Jøran André Smedal Kallmyr (born 15 April 1978) is a Norwegian politician for the Progress Party. He served as State Secretary in the Ministry of Justice and Public Security from 2014 to 2015.
Kallmyr was appointed Minister of Justice and Immigration in Solberg’s Cabinet from 29 March 2019, becoming the fifth (permanent – seventh if you count acting) Justice Minister in the Solberg Cabinet. 
Russia calls Kallmyr’s speech on May 8th as «blasphemous»
Norwegian Minister of Justice, Jøran Kallmyr (Progress Party), speaks of freedom against socialism on the Liberation Day. the Russian embassy responds to the statement and calls it «blasphemous».
“NATO was created in the shadow of the dawning threat of the communist regime in the east. The Cold War was marked by ideological differences; Democracy against dictatorship; Freedom against communism and socialism. Furthermore, the threat posed by the atomic bomb. For Norway, it was extraordinary near, as we had the Russian bear as our next door neighbour,” Kallmyr speaks.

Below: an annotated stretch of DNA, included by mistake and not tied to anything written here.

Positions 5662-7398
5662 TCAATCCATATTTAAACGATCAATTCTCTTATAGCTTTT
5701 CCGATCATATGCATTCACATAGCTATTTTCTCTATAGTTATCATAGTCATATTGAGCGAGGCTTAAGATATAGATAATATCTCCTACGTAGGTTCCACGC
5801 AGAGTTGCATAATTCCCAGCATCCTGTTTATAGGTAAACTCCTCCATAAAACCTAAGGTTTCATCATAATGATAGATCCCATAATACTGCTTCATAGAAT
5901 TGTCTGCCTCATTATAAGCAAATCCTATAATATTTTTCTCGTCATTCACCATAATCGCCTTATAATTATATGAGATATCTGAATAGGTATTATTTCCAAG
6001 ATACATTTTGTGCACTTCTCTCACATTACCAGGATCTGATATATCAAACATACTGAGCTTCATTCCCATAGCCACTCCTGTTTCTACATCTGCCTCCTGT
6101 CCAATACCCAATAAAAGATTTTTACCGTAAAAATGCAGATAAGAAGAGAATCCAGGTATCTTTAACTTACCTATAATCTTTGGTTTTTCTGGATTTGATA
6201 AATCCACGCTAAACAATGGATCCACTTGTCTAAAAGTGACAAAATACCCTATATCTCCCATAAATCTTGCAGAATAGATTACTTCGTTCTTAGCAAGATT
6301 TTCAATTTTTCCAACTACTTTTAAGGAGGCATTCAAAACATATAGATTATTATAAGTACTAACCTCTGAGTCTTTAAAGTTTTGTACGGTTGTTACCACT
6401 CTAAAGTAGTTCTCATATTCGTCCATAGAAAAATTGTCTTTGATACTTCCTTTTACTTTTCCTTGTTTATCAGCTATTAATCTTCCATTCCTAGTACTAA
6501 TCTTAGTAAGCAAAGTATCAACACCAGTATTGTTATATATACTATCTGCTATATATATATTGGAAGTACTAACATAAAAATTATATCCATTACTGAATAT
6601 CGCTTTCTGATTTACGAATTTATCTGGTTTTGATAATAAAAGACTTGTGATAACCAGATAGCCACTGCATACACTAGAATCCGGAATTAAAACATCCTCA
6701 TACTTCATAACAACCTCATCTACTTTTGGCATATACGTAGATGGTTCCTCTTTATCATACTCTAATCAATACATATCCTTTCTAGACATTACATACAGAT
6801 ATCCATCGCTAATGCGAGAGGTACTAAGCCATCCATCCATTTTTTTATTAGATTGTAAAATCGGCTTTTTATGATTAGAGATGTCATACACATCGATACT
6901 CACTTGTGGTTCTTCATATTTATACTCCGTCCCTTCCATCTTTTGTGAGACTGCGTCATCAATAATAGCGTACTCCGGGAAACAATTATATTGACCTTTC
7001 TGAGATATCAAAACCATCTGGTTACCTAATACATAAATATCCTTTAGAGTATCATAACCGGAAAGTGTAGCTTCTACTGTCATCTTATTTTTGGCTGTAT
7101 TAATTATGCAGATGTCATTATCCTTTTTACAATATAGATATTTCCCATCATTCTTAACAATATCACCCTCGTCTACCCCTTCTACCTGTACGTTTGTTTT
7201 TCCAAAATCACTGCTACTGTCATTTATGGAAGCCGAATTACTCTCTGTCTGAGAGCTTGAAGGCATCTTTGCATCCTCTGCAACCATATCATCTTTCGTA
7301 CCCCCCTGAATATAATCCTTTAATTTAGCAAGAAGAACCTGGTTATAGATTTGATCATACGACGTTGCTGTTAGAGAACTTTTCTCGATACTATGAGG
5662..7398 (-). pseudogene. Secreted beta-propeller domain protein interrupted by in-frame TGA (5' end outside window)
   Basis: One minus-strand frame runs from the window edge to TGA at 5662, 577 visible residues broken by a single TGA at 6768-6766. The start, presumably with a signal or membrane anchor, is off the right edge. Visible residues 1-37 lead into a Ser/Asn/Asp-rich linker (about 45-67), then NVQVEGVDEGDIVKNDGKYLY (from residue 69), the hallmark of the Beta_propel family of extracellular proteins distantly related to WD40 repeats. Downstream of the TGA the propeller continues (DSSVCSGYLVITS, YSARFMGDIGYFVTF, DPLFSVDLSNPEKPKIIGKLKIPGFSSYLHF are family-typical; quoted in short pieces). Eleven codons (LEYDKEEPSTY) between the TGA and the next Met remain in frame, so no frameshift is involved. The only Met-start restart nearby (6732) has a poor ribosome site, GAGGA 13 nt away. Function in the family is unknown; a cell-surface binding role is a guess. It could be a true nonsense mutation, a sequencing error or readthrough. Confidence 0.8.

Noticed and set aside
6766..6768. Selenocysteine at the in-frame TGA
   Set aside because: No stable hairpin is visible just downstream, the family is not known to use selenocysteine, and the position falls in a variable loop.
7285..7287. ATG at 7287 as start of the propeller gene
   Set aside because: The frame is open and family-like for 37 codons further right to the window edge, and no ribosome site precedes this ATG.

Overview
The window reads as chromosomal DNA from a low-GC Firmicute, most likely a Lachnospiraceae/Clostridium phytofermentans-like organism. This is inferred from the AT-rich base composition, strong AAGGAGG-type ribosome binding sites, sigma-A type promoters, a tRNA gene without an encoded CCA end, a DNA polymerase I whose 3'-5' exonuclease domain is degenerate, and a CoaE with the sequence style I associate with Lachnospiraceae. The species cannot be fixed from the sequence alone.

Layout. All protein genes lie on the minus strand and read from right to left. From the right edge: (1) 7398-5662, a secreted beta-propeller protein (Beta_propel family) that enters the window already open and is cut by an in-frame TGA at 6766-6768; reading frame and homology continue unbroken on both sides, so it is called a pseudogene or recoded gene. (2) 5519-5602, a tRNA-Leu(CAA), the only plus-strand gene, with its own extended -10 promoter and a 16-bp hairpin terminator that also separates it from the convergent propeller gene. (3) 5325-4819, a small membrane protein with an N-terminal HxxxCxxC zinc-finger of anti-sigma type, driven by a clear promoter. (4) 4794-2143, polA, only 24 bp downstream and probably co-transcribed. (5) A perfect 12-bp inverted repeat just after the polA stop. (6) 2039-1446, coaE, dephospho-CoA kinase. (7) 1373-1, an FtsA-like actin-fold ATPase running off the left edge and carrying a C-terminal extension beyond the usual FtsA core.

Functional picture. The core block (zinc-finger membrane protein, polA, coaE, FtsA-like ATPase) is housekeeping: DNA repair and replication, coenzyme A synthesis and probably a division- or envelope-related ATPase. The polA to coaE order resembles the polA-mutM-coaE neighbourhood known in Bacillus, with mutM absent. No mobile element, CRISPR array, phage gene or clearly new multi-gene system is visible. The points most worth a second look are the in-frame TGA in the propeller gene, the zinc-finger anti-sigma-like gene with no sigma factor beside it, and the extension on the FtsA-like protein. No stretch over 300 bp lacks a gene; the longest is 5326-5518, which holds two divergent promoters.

“We believe such statements are blasphemous. Mr Kallmyr finds no words of gratitude to the Soviet soldiers who liberated Europe and Norway from Nazism, distorts the role of the Soviet Union, violates the memory of those who fought against fascism – regardless of their political affiliation,” writes press attaché at the Russian Embassy in Oslo, Timur Chekanov in an email sent to Dagbladet and other recipients early on Saturday.
Chekanov believes Kallmyr’s statements are particularly sensitive ahead of the marking of the 75thanniversary of the liberation of East Finnmark on October 5th, 2019.
Prime Minister Erna Solberg (Conservatives) sees no reason to complain and does not understand Russia’s choice of words.
Justice minister had an illegal au pair
“News broke in Oslo late Wednesday afternoon that presented an ultimate irony: An au pair living in the home of Norway’s new justice minister from the conservative Progress Party, which champions restrictive immigration law, was sent back to the Philippines after immigration agency UDI claimed she’d been working illegally for the minister’s family since August of last year.”